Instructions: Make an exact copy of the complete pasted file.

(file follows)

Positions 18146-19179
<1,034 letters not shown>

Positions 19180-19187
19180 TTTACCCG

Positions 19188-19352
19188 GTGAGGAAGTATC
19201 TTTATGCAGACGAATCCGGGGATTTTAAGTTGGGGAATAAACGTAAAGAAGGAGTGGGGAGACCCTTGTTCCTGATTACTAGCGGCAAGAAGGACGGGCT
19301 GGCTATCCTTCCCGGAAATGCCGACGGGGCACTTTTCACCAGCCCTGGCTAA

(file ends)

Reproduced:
Positions 18146-19179
<1,034 letters not shown>

Positions 19180-19187
19180 TTTACCCG

Positions 19188-19352
19188 GTGAGGAAGTATC
19201 TTTATGCAGACGAATCCGGGGATTTTAAGTTGGGGAATAAACGTAAAGAAGGAGTGGGGAGACCCTTGTTCCTGATTACTAGCGGCAAGAAGGACGGGCT
19301 GGCTATCCTTCCCGGAAATGCCGACGGGGCACTTTTCACCAGCCCTGGCTAA